By Roy Hamric
For decades, most folks in Far West Texas at one time saw Judy Magers on her burro riding along the side of the highway or camping next to the road. This story first appeared in 2008 in the Desert Candle, a cultural journal published in Alpine, Texas. Judy died of a heart attack on January 26, 2007, in Sierra Blanca.
We saw Judy about one mile east of Van Horn on Highway 90. She was sitting on the ground on the side of the road under a small tree and eating food with her fingers. A harsh, cold wind was blowing. Several plastic bags flapped loudly, caught on the barbed wire strands of a fence behind her. Her burro was still saddled, head down, bedecked with the rainbow-colored blankets and brightly colored strings that made it look like a psychedelic, walking Christmas present. The burro carried an assortment of blankets, ropes, bottles and storage bags that represented Judy and her way of life as a vagabond, a mysterious spirit with no home. She lived under the stars.
“Hi, how are you? Can I talk to you?” Laddawan, my Thai wife, asked through the car window. Judy nodded. We got out and Laddawan went over to her and sat down beside her. Laddawan’s puppy followed her and nestled down beside them.
Judy wore three or four coats. She had on white plastic boots with silver spurs. She wore a tight, white plastic skullcap that came down over her ears, making her look like a medieval apparition from a painting by Hieronymus Bosch. The skin on her face was swollen and raw and colored brownish red from the wind and years of living outdoors.
“Do you want some water?” Laddawan asked.
“No, thank you. I have some water.”
“Are you ok? What’s your name?”
“My name’s Judy. You have a beautiful puppy.”
“Yes, he is my baby. His name is Roxy. How old is your donkey?”
“Male or female?”
“Can I touch him?”
“Don’t get too close to him, because he might kick.”
“How old are you?” Laddawan asked.
“How old are you?” Judy asked.
“I’m 29,” Judy said, smiling.
Laddawan laughed. “I’m from Thailand. I’m very interested in you. I like to talk with people – it makes me happy, because sometimes when I am alone I feel sad and homesick.
“You have to buy a radio,” Judy said.
“Do you have a radio?”
“Yes,” she said. “I have a small transistor radio.”
“And you listen to it?”
“Sometimes. I like Mexican music at night.”
“Do you have a problem with animals—tigers, javelina?” Laddawan asked.
“No,” Judy said. “I’ve never had a problem”
“Where are you going?”
“I’m lookin’ for some land to buy,” Judy said. “I hear they have cheap land over around Sanderson.”
“Why do you want land? Just to put some things?”
Judy said she roamed the lonely highways as far south as Terlingua near the Mexico border and from Sanderson to Van Horn to Fort Hancock.
“I don’t stop too much,” she said. She said she could average 12 to 15 miles a day, riding or walking alongside her burro.
“Can I take a picture with you?” Laddawan asked.
“You can take a picture of the burro, but I don’t want my picture taken.”
Judy got up and began fiddling with a rope tied to a fence post while I took a picture of her burro.
“If I see you later, can I talk to you again?” Laddawan asked.
Laddawan reached over and tried to shake Judy’s hand, holding two of her fingers.
“Ok, you have a good day,” Laddawan said. “I want to stop and talk to you whenever I see you. It’s nice to meet you.”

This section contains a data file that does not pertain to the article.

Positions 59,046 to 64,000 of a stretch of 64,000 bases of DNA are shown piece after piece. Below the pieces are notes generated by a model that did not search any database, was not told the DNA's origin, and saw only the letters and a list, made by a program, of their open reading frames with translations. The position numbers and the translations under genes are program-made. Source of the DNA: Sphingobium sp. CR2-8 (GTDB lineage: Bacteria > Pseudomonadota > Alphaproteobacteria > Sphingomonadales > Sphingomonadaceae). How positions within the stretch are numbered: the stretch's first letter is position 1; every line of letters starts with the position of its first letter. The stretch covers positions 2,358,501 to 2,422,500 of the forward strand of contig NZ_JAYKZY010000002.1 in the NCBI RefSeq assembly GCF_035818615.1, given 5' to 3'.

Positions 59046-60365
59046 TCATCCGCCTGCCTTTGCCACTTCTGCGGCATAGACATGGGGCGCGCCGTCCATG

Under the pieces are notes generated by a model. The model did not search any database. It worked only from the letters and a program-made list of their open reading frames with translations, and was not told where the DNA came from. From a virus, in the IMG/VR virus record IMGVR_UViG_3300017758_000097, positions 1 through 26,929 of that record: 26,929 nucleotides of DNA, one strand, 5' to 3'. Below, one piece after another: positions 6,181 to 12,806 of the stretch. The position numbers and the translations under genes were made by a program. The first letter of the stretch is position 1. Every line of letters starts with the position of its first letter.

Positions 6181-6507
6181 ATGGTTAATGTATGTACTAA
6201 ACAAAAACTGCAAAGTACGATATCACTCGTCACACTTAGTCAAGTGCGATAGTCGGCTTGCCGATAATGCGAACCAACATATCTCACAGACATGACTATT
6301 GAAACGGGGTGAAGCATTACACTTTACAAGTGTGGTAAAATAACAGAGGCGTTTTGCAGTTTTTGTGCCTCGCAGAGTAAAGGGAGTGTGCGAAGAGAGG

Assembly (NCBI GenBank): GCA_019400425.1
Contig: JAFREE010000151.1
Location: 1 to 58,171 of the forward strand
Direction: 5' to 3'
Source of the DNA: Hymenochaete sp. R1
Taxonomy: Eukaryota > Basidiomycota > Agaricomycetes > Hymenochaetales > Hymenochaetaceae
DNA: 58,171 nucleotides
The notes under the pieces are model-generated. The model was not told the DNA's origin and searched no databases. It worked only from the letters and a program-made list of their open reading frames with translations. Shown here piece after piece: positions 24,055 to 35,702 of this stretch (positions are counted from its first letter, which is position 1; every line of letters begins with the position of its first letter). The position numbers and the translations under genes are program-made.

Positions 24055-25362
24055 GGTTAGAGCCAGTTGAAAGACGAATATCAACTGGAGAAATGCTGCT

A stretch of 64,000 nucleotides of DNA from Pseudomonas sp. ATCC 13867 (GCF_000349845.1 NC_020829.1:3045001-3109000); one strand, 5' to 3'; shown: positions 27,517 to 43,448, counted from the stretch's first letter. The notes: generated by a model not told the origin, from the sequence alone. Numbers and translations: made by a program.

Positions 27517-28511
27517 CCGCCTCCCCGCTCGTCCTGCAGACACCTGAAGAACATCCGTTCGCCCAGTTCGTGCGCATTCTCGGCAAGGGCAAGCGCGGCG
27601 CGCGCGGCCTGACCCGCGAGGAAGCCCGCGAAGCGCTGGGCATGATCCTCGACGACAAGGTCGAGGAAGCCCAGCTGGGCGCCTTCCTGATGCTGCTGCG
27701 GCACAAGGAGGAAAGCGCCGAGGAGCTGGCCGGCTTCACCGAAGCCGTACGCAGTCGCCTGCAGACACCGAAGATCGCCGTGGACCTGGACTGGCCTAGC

“Nice to meet you, too,” Judy said.
Back in the car, we made a U-turn across the highway, and Laddawan waved goodbye.
“I want to be friends with her,” Laddawan said, smiling. “Maybe someday I will live like that – a wandering nun.”
From the Notebook: Maybe my posting a picture of cats a few days ago brought this memory back.
“Two kinds of dogs on the streets here…one lies flat-out in death-like positions, too tired, hungry or sick to move away from the feet of passersby or the wheels of cars. The second has a wired energy, quick intelligence, their eyes scan people for some aura or transfer of energy. My eyes instinctively avoid contact with these dogs. Yesterday evening, at a bus stop, a dog turned on its heels and trotted toward me––a tattered black coat of matted hair with black-purple patches of flaking skin worn bone thin. He came into pitiful, sharp view and then sat down on its haunches looking up into my eyes. His frightened eyes opened wide, stabbing straight into my heart. His head turned left then right, then jerked upward, once, twice, in a primal body language. I need food. I need food. Yes, hear me, I need food. This is a smart animal, I thought. As if reading my mind, he barked one time. Yes, I’m talking to you right now. Hear me. I need food. I had no food so I turned away quickly, walking away, trying not to look back. When I turned, he was trailing me discretely, plaintively. Take me with you. I’ll come with you. I thought about taking him home and pictured the taxi driver’s face watching me open the door with a sorry city mongrel. When I went outside again the dog had returned to the bus stop. He was prancing in a quick dance, beseeching people getting off the bus with a chorus of discrete barks, high and crisp, talking, not threatening. Then he stopped, knelt back on his haunches like before, and sang his song directly in front of a lady who carried an umbrella and a grocery sack. I’m life too. This is Me-Dog. I need help. Give. He nipped at the woman’s plastic bag. Share something. I was frozen. Another life marker, a slice of life to be buried inside my heart––this dog’s open, plaintive eyes and his language, his need. He was talking directly to people and no one took any action.